Transport details: Helicopter to Idaho Falls
Insurance: Blue Cross Blue Shield of Idaho
Air ambulance provider: Air Methods
Insurance reimbursement: $19,000
Paid: $0; had Air Methods membership
Mike Connolly, 63, was using climbing skins to ski up Maverick in Grand Teton National Park in 2017 when he started to feel chest pains. He was having a heart attack. Luckily, he and his wife had signed up for a family membership of $75 a year with the air ambulance company Air Methods in 2016.
“Fortuitously, we thought because we play all the time,” Connolly trailed off.
His wife, Julie, first called Air Methods. They told her to hang up and call 911. Connolly went into cardiac arrest, stopped breathing and had no pulse.
A Teton County Search and Rescue helicopter delivered rescuers and a defibrillator to the east face of Maverick and plucked Connolly off the mountain. Rescuers transferred him from the Search and Rescue helicopter to a waiting Air Methods helicopter, which flew him to Eastern Idaho Regional Medical Center. At the hospital he went into cardiac arrest again. He spent a week there between intensive care and cardiac care wards.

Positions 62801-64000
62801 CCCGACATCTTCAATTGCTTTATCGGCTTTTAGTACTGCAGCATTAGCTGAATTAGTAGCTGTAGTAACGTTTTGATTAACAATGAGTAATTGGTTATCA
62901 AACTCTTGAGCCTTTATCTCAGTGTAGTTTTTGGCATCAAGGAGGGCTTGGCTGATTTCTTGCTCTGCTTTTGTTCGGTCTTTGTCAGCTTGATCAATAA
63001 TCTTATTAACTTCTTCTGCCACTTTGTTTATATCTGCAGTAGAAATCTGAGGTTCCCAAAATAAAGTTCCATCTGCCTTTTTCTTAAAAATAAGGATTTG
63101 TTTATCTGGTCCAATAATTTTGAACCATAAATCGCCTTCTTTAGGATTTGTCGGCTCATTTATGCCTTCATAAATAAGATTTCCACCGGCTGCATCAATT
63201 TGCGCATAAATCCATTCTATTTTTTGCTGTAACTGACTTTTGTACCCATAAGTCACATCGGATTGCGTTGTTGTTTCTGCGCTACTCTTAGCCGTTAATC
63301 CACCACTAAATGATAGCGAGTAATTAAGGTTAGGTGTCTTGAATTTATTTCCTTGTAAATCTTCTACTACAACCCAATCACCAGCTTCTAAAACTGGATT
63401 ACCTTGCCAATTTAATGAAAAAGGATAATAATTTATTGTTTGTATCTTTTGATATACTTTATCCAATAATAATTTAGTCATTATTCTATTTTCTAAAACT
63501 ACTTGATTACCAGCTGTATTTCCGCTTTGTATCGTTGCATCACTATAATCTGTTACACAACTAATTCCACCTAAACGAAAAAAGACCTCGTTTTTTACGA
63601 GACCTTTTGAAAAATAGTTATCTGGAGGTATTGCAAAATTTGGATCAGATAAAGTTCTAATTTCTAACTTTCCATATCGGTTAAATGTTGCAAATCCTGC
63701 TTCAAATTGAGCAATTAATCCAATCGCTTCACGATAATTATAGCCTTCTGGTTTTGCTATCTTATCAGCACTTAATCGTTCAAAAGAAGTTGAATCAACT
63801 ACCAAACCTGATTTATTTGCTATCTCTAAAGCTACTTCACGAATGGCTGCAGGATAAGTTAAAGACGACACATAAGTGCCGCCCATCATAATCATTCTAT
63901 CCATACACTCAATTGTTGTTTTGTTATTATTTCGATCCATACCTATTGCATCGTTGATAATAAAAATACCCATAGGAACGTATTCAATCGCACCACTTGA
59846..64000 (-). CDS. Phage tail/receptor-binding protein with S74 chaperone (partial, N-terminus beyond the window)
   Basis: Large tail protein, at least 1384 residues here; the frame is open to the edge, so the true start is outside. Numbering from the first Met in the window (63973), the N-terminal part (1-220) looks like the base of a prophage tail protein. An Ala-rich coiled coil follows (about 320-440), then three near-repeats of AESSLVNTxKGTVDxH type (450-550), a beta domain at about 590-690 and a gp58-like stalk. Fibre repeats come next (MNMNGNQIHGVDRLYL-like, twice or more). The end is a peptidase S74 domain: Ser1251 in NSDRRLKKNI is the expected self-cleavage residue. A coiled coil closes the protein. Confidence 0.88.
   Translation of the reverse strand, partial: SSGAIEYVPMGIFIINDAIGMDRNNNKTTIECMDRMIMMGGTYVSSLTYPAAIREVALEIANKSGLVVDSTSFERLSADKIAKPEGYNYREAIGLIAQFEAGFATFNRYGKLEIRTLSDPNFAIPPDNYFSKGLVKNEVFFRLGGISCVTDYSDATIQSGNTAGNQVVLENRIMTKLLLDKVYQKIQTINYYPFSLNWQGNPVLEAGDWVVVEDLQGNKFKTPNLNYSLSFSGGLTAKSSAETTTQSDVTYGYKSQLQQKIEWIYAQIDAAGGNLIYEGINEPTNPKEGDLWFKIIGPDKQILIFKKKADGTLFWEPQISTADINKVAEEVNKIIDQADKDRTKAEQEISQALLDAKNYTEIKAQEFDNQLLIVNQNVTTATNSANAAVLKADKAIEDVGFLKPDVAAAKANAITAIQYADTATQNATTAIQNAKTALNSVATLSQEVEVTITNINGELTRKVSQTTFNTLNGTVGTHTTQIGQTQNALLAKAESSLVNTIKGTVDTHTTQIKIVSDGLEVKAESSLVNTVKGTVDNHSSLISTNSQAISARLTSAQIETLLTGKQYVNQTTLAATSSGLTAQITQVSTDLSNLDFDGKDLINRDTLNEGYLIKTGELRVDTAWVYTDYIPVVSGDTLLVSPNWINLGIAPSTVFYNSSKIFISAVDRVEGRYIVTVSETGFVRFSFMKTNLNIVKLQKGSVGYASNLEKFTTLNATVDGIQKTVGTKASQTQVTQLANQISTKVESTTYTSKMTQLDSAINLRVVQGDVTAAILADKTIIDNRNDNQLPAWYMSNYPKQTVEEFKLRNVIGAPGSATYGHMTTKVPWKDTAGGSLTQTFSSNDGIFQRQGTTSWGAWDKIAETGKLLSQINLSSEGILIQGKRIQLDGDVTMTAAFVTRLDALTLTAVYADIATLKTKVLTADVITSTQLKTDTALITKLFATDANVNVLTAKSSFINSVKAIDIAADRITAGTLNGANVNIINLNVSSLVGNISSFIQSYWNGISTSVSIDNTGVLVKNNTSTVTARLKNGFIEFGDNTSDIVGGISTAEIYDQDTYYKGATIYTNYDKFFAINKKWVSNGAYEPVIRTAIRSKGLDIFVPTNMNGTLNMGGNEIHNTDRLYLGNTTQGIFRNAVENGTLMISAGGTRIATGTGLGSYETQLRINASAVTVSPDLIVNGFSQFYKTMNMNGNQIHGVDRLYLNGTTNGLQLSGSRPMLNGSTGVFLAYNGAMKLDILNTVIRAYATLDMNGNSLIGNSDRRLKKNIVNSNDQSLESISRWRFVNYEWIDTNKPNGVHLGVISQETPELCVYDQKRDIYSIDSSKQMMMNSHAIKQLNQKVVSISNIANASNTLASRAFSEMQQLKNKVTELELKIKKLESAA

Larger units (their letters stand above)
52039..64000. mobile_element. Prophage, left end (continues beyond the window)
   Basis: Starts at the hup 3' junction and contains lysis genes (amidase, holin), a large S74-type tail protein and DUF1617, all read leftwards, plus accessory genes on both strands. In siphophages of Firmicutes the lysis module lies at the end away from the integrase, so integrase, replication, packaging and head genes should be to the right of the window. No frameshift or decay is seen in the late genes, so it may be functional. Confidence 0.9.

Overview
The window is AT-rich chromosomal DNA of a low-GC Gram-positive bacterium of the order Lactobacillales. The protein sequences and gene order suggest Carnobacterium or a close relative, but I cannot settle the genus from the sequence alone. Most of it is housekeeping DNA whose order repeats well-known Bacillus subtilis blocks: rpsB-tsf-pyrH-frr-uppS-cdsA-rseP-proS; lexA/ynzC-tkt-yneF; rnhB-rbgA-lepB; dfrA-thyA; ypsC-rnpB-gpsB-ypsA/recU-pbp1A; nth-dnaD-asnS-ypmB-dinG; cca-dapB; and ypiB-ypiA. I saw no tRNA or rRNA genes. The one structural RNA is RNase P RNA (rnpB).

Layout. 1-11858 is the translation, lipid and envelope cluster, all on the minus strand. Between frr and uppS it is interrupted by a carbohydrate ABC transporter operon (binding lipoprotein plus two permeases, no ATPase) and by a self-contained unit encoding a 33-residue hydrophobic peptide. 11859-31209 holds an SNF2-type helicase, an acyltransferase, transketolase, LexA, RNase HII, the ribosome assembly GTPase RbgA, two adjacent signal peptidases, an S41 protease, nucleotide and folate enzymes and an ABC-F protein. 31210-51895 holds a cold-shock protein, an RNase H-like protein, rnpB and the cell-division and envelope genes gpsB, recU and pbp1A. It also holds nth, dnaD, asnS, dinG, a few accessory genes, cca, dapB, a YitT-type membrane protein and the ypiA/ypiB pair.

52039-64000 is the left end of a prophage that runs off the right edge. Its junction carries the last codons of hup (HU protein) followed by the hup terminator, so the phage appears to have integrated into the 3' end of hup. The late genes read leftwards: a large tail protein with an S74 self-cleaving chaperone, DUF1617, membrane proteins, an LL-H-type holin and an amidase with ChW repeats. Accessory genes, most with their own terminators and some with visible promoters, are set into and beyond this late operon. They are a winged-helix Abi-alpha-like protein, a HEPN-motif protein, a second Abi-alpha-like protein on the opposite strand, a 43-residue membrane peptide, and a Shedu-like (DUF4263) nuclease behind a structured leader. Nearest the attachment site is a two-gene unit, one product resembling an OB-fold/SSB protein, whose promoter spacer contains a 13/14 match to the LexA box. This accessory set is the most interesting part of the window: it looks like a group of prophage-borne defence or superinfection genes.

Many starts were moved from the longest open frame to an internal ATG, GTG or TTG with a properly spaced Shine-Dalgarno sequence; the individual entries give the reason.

Connolly described feeling “flabbergasted” when he received a call from Air Methods only a few days after returning home with a whopper of a bill. Despite his membership, Air Methods told him to file a protest claim with his insurance company, Blue Cross Blue Shield of Idaho. Connolly described half a dozen aggressive calls before Air Methods eventually left him alone.
“They were trying to use me to get Blue Cross to pay them more money,” he said.
Now he tries to educate everyone he meets about air ambulances and the various traps patients can fall into. Ten months after the incident he went back to the same spot on Maverick with his wife and ski partner.
“It was pretty emotional,” Connolly said. “We had a beer on the spot and skied down.”